Simms QB School: Tampa Bay Buccaneers’ Jameis Winston3 min read
One of the responsibilities of any good scout, coach, or player, is the ability to break down both game film and workout performance videos to see where improvements can be made, and both the strengths and weaknesses of everyone involved. They will break down entire games, separate quarters into sessions, and even individual plays in an effort to get a closer look at not only what needs to be worked on, but also what can be utilized from one team or player to another. When it comes to evaluating quarterbacks, one of the main purposes of video is to slow down the movements in an effort to closely study the mechanics or throwing motion of the quarterback.
With that in mind, today we’re going to take a look at a short film breakdown and mechanics scouting that former Buccaneers quarterback Chris Simms recently did on current Buccaneers quarterback Jameis Winston.
As you can see from the breakdown of Winston’s throwing style, it’s easy to see where his fluid mobility can greatly benefit his playing style, much in the same manner that a pitcher in baseball finds far more success with a full windup motion rather than simply standing still and tossing the ball. For some quarterbacks such as Andrew Luck of Indianapolis and Aaron Rodgers of Green Bay, they have the size and strength to simply stand in the pocket and fire the ball downfield with pinpoint accuracy. For other quarterbacks such as Jameis Winston and DeShaun Watson, it simply isn’t in their best interest to expect them to stand still and throw it as hard as possible downfield. Players like Winston need the ability to use their entire body in aiding their throwing mechanics. They don’t always necessarily have to be on the run, nor do they have to be considered a mobile quarterback, but they do have to figure out the best way to get the time necessary to get the full movement going. It could be scrambling out of the pocket, it could be a great play action that gets the defense to bite, or it could simply be stepping up into the pocket and utilizing the blocking protection provided by the offensive line.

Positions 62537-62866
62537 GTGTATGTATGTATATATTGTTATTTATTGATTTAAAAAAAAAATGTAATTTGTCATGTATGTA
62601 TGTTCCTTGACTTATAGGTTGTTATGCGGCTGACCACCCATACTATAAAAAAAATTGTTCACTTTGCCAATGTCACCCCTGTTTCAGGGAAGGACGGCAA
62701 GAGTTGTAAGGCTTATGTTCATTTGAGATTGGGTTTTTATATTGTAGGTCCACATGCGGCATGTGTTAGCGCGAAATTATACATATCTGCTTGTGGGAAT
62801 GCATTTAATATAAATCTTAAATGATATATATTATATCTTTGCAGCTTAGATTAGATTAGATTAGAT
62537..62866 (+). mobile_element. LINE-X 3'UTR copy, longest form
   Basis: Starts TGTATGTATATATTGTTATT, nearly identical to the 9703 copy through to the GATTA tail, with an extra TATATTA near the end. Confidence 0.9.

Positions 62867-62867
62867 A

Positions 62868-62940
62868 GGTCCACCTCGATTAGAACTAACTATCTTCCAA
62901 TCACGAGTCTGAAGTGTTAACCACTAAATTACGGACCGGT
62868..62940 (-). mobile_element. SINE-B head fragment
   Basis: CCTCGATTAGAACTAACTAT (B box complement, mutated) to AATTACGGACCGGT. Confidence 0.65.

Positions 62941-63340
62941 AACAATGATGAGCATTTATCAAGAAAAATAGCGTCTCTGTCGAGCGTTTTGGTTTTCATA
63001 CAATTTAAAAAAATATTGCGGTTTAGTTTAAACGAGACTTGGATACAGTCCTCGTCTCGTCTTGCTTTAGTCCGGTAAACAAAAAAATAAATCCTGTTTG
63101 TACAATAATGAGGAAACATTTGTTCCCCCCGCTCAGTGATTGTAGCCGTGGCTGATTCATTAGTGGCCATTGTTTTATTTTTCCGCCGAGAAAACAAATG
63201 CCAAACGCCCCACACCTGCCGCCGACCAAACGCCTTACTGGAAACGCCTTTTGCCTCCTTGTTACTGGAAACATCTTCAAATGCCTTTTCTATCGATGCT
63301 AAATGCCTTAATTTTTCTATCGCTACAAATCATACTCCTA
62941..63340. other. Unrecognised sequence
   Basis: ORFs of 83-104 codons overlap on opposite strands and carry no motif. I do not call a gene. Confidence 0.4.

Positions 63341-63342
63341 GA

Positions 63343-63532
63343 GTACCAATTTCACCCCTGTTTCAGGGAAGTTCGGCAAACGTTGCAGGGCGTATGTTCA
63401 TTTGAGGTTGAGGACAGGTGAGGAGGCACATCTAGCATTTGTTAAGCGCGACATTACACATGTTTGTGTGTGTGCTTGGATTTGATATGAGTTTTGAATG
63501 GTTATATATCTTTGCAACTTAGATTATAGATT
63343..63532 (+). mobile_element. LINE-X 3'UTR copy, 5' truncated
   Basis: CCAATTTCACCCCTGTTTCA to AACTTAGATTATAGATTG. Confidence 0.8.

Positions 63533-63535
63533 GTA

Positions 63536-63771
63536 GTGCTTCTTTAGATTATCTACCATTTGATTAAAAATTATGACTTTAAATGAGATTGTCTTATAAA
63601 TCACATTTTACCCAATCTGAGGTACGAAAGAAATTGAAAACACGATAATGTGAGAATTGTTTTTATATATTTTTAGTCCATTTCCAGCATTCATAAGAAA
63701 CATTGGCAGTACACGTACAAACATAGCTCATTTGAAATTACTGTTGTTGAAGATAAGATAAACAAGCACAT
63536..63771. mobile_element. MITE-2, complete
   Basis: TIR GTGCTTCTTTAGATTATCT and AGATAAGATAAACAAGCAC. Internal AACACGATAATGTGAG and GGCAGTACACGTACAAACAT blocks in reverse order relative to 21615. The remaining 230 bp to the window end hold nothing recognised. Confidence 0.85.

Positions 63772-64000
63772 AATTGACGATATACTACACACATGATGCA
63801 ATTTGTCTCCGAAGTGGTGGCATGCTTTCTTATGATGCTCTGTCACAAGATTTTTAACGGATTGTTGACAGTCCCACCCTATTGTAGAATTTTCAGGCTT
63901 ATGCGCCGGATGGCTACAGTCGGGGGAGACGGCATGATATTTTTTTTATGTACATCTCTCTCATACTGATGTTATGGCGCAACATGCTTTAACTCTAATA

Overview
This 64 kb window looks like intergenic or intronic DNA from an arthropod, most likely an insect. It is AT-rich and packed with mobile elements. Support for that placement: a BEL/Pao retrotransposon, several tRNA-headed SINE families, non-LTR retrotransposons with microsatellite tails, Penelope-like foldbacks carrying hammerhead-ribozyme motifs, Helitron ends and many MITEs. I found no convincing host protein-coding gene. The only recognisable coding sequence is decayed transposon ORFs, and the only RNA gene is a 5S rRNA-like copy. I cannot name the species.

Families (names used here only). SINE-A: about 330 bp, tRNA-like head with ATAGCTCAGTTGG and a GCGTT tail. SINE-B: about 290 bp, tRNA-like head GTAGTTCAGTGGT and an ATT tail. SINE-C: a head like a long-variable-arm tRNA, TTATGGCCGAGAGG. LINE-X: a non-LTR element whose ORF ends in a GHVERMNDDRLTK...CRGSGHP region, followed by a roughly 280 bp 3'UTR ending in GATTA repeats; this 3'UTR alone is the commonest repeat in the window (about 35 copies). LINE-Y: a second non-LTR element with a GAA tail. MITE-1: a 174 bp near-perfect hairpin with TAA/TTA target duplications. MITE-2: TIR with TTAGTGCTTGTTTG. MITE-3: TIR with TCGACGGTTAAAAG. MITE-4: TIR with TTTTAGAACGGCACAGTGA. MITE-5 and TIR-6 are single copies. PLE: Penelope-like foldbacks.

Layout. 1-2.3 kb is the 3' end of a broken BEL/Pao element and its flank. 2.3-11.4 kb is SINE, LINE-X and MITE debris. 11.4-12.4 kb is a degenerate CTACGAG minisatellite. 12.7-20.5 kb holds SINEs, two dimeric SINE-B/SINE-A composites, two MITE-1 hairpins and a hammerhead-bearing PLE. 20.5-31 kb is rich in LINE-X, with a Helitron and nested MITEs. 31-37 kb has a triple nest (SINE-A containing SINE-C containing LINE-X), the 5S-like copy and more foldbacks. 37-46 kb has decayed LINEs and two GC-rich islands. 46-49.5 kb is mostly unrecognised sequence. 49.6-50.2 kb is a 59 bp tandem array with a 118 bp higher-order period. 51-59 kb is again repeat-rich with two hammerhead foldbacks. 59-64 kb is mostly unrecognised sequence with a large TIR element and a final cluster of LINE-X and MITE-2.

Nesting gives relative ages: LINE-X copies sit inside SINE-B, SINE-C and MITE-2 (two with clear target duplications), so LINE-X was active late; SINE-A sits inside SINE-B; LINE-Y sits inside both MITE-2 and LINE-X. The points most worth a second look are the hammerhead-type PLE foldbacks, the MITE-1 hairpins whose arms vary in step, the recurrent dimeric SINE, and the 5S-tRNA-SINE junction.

When Winston is given enough time to get the full motion going and find that perfect release, he has proven he knows how to create plays and shows why he has more passing yards than almost any other quarterback over the past 4 seasons. The problem becomes when he is forced to hurry through his motions and simply throws or toss the ball without getting the full range first. Without the ability to a Brett Favre type gunslinger, being forced to hurry will often result in Jameis throwing his passes off target and much to the dismay of his teammates, the ball will wind up in the hands of the defender, resulting in a turnover, the one thing that has plagued his career more than any other fault.
Assuming Arians and his staff are able to get Winston to the point that he either no longer requires a full range of motion or they’re able to get him to the point that he simply stops trying to force passes when he’s unable to get his full range of motion, there’s no reason that Jameis can’t correct his turnover issues and put his name in the conversation for MVP. We simply have to trust the process and hope that Jameis is able to do the same.